Part Two: Plying

Plying consists of spinning two or more strands together.  It’s important to ply in the opposite direction that the fiber was spun.  This lets the spun singles untwist slightly and helps them grab onto each other.  I like to ply three strands together.  Think back to your high school geometry.  Remember…three points equal a plane.  Irregularities in the width of the singles disappear and the result is a nice round strand.

Plying
Plying
This is what happens if you ply in the same direction you spun!  What a mess!
This is what happens if you ply in the same direction you spun! What a mess!
Yeah!  Three bobbins full of 3-ply yarn.
Yeah! Three bobbins full of 3-ply yarn.

But wait!  The yarn is not ready to use yet.  You have to set the twist so it won’t try to untwist.

First I wind the plyed yarn onto the swift.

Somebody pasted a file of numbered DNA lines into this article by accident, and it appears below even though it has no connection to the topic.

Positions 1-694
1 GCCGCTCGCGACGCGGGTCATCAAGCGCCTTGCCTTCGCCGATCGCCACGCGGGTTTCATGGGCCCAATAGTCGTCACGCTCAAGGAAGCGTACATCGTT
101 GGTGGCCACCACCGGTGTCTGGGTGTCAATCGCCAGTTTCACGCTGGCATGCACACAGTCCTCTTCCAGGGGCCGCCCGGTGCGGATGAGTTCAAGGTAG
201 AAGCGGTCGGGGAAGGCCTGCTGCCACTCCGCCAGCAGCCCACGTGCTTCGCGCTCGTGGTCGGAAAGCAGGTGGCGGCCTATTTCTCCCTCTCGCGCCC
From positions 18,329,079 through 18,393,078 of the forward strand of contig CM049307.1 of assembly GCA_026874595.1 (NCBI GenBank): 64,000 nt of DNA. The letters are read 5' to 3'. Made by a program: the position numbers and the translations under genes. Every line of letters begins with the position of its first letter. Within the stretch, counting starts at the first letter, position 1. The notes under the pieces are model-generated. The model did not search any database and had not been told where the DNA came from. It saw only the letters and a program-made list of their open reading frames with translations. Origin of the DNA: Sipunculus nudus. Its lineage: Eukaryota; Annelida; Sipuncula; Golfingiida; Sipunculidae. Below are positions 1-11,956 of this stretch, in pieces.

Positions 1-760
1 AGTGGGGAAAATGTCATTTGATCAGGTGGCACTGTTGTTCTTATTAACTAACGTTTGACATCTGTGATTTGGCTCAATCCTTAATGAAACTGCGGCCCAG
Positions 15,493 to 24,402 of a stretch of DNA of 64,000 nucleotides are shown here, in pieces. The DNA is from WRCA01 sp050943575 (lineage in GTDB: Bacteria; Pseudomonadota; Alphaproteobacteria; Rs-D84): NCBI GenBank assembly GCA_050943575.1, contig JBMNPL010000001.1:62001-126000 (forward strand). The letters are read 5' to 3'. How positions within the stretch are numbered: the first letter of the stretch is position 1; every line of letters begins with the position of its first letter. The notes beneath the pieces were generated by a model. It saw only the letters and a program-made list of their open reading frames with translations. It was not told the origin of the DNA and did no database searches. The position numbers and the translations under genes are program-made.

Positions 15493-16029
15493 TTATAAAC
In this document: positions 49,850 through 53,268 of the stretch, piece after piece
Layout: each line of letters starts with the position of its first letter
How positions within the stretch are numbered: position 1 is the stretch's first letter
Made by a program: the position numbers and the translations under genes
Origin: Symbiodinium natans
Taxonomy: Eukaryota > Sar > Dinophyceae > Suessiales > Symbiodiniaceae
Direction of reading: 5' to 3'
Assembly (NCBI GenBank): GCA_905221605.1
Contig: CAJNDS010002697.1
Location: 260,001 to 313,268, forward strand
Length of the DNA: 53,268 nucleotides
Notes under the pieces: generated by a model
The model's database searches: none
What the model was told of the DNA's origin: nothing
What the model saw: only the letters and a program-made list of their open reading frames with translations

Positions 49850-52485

First I wind the plyed yarn onto the swift.
Then I tie the yarn in several places with string in a figure eight. This keeps the yarn in a big hank for the next step.
Here’s the 3-ply yarn off the swift.  The amount of active twist is almost neutral.
Here’s the 3-ply yarn off the swift. The amount of active twist is almost neutral.
This hank of single ply yarn has a lot of active twist!
This hank of single ply yarn has a lot of active twist!

Part three of this post will show you the secrets of getting the yarn to behave!

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